Payment was due at the end of the week. Joe wasn’t paid, the address on the leaflets was fake, the phone number went through to voicemail and was not returned, and emails were not answered.

Joe came to the Fitzroy Legal Service with only the employer’s first name––Danny––and a photo of the employer’s licence plate he had taken with his phone.

Our team applied to the Magistrate’s Court for an order that VicRoads provide the name and address of the plate’s owner - the owner’s name matched the name of the employer and a search showed that Danny was registered as a sole trader with a handyman business.

We followed up with an application in the Federal Circuit Court to claim Joe’s unpaid wages.

The employer was found to have made serious contraventions of the Fair Work Act. He was ordered to pay Joe's claim and $3000 in civil penalties. 

Our Clinic wouldn't be successful without the generous commitment of our staff and volunteers. For this, we'd like to take the opportunity to thank the following people:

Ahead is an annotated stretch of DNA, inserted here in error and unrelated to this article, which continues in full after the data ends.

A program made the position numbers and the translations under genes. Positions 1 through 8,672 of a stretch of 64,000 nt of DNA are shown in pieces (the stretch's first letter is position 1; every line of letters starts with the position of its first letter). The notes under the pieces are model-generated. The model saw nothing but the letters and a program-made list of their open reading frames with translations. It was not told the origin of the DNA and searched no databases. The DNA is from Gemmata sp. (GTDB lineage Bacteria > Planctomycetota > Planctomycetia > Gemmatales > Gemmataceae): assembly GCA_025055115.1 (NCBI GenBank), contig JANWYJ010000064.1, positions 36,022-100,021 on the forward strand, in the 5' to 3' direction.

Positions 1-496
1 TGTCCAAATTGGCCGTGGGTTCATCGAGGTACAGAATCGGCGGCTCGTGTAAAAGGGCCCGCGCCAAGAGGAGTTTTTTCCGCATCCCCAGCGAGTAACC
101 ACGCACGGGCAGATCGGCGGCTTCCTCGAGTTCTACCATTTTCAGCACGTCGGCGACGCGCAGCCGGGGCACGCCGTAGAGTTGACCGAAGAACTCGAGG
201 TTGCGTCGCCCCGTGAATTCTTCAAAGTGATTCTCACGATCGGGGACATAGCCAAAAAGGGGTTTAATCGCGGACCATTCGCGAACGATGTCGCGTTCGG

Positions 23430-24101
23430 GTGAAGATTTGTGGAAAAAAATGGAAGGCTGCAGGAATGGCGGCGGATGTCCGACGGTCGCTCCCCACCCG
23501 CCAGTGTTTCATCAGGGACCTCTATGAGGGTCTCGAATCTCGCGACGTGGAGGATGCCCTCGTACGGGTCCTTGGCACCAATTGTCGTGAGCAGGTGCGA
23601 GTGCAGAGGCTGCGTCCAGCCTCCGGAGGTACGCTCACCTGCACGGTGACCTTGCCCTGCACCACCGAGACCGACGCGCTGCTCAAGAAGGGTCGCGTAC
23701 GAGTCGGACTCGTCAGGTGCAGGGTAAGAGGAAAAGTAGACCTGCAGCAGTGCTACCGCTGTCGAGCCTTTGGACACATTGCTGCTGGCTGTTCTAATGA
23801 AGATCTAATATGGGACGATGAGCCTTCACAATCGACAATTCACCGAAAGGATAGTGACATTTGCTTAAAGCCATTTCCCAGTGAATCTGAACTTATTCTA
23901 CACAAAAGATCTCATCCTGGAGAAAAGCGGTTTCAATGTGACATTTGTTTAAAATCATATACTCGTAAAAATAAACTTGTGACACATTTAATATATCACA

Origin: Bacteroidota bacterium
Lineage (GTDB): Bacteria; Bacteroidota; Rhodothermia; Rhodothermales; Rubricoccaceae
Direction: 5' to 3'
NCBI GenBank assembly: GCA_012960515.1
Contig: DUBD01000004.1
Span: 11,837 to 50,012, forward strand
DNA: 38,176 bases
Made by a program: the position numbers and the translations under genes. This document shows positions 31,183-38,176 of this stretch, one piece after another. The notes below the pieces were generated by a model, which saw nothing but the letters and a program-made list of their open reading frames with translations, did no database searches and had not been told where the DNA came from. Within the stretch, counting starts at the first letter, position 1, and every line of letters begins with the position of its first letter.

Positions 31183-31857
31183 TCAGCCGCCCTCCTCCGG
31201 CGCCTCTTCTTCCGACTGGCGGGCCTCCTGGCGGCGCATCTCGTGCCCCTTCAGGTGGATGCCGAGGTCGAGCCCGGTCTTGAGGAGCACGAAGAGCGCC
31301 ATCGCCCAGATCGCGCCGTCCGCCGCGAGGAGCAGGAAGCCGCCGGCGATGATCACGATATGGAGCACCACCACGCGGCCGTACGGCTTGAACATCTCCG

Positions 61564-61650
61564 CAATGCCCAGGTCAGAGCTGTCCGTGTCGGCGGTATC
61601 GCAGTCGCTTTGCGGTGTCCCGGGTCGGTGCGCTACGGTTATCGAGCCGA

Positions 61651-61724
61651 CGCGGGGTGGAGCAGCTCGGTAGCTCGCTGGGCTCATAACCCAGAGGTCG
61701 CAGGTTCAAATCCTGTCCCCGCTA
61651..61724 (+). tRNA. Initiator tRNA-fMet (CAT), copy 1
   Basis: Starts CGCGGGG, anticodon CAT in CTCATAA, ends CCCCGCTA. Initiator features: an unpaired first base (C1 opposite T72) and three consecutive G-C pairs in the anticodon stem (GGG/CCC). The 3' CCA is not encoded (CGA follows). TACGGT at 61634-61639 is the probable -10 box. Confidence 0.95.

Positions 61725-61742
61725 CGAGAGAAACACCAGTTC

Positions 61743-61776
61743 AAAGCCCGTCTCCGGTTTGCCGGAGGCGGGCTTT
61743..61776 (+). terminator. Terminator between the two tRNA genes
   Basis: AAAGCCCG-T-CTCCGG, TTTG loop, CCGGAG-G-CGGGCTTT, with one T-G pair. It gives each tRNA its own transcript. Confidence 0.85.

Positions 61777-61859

Lawyers:                                 Paralegals:
Jon Lasarevic                          Nguyen Dang         
Moira Rayner                          Skye Chapman
Georga Wooton                      Paul Kidd
Elisa Solomon                         Samantha Gonzalez
Thibaut Clamart
Tanya Bannister 

Client Quote: "I am happy not for the money, I'm happy for the outcome. I believe the company won't dare humiliate and exploit any person next time. Congratulations to you guys to work for Justice and to work for vulnerable people."


For more than 18 years, our Drug Outreach Lawyer Program has assisted the City of Yarra community by advocating on behalf of members with drug-related offences. With a well-established network in the community health sector, and an active member of the Yarra Drug & Health Forum, the success of this program, and with the support of additional funding provided by the Federation of community Legal Centres, has enabled us expand our services to the City of Darebin.